The boys recently gave Tony a Darth Vader shirt with the words "Number 1 Dad In The Galaxy" emblazoned across the front. Charles understands the joke, but Jamie just thinks Darth Vader is cool. Their excitement over seeing him wear it and now calling him “number 1 dad in the galaxy!” at high volume is a good reminder to Tony, too, that our children love him. Not that he doesn't know, but I think he sees them so little and gets to do so few fun activities with them that it's important that he know, and that the boys demonstrate, that they think he's amazing.
I don't envy Tony, though I know many women who are jealous if their husbands. I am simultaneously the "fun parent" and the "mean mom" by virtue of how much time I spend with the kids. Tony is often tired, having worked a nine- or ten-hour day AND studied for his master's classes AND helped with Freddie in the night, so he gets frustrated easily. We all know that small children are nothing if not frustrating.
Charles didn’t like dinner last night, and he chose to tell me in the most constructive manner possible.
I get to teach those boys to be good citizens, often enduring endless tantrums in grocery stores. Like today, when Jamie pulled the water bottle out of Freddie’s mouth while we were making our way through a busy Costco and then started screaming when I told him that he had lost his treat (bribery: it works!). Then Freddie started screaming and Charles started bragging about how well he was behaving.
The root of all my bad habits is boy children: gross amounts of coffee, chocolate addiction, wine consumption…
Then again, I get to see them develop their passions. Charles loves anything physical and is happy when we can spend a few spare moments at the skate park. Jamie, on the other hand, is so enamored with airplanes that he would happily spend all day watching them take off and land. Lucky boy got to tour a B-17 last weekend at the Skagit Regional Airport.
Tony misses out on a lot of fun moments and a lot of difficult moments, but he also misses out on seeing our children deal with setbacks, be kind to their friends, or play nicely with one another. They’re growing and changing and developing their personalities and it really is a trip to watch those small changes every day.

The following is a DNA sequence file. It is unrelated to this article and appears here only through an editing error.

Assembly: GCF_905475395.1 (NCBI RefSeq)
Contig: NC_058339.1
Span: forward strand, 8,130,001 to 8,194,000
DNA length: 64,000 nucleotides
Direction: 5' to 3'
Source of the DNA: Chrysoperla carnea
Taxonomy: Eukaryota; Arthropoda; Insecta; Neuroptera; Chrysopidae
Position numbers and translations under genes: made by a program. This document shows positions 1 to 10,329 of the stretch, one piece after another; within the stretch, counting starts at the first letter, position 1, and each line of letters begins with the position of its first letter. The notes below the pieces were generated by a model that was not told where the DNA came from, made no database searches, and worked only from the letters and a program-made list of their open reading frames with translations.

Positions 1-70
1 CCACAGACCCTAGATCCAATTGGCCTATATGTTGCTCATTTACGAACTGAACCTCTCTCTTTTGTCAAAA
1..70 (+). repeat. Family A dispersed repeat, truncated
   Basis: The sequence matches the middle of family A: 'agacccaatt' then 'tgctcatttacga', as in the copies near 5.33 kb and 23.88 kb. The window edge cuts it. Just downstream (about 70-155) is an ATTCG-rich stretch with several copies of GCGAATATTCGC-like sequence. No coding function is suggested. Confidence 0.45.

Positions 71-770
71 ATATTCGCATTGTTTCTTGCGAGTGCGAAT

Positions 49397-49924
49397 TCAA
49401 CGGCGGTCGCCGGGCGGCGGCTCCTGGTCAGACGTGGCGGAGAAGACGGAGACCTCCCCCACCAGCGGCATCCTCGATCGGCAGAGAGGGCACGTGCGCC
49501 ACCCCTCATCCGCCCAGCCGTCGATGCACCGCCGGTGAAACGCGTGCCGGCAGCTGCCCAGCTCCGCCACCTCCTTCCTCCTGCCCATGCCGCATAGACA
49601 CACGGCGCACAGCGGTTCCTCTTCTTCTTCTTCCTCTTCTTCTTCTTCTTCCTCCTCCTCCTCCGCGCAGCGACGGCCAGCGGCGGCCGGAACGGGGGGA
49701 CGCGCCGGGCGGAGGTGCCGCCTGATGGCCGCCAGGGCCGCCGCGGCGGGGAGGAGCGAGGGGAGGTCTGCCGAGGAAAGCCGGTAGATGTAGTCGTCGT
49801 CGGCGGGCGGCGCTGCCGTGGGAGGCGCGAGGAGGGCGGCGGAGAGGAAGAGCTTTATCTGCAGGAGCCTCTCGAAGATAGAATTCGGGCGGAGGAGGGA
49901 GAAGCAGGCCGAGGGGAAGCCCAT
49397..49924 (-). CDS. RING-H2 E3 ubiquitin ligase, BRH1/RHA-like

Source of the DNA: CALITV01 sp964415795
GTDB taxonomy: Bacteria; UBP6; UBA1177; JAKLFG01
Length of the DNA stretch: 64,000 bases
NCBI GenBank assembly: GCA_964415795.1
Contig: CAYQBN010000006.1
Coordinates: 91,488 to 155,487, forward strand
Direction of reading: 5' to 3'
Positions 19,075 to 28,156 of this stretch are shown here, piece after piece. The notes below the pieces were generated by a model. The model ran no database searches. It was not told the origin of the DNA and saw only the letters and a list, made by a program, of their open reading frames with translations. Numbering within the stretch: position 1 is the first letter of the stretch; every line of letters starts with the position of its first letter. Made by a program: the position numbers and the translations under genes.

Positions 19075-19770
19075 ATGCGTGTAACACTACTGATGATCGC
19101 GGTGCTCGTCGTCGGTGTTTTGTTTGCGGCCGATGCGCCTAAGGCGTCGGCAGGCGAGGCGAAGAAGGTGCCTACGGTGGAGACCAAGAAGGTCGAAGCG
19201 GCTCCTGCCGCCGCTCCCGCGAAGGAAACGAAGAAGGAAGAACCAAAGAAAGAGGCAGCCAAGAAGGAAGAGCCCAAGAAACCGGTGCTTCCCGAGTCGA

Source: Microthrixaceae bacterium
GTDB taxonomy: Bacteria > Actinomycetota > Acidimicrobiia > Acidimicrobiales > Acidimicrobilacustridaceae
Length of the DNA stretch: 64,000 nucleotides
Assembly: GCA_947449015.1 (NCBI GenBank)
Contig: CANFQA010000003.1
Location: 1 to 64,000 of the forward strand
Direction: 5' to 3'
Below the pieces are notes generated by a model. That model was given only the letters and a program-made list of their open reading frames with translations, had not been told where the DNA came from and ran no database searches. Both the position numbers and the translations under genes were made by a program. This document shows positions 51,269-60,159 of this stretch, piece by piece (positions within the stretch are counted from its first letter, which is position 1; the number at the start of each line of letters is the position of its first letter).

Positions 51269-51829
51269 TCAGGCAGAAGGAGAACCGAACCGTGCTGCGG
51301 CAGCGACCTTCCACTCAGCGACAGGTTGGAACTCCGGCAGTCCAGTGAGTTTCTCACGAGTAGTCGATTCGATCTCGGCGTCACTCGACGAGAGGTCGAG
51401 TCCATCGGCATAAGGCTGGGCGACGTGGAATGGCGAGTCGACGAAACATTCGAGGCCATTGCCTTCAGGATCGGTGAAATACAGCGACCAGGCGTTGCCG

Charles, who goes to first grade next week, has come with me to my office all week while his brothers are in daycare. Instead of complaining, he has crept around the warehouse with the airzooka, eaten his weight in pretzels, and constructed books full of "evil plans" out of copy paper for each of my employees. He's a delight, that kid, and that's not something Tony gets to experience very often.
Yesterday, I initiated Charles into the fine art of folding laundry. All I asked him to do was fold his shorts an his underwear. He complained, threw himself on the floor, and got perilously close to throwing a screaming fit, something of a rarity these days. He'd folded one or two pairs of shorts when I pointed out that most of the underwear in the pile in front of him was inside out. He was mad and frustrated and he picked a pair of underwear up in anger, pushed it down on his head and over his eyes, then flipped it back up over himself so that it was right side out. Then he threw it on the bed with an UGH!, crossed his arms, and looked at me defiantly. I couldn't help it, I burst into laughter. Then Charles started giggling, too. The ham proceeded to fold all his underwear in this manner, giggling the whole time.
I am thankful for this time I have with my children, even if I feel guilty for not being at work more. Perspective, man. Sometimes it just hits you over a pile of clean underwear. I might not be the number one mom in the galaxy, but I get to laugh with my kids daily.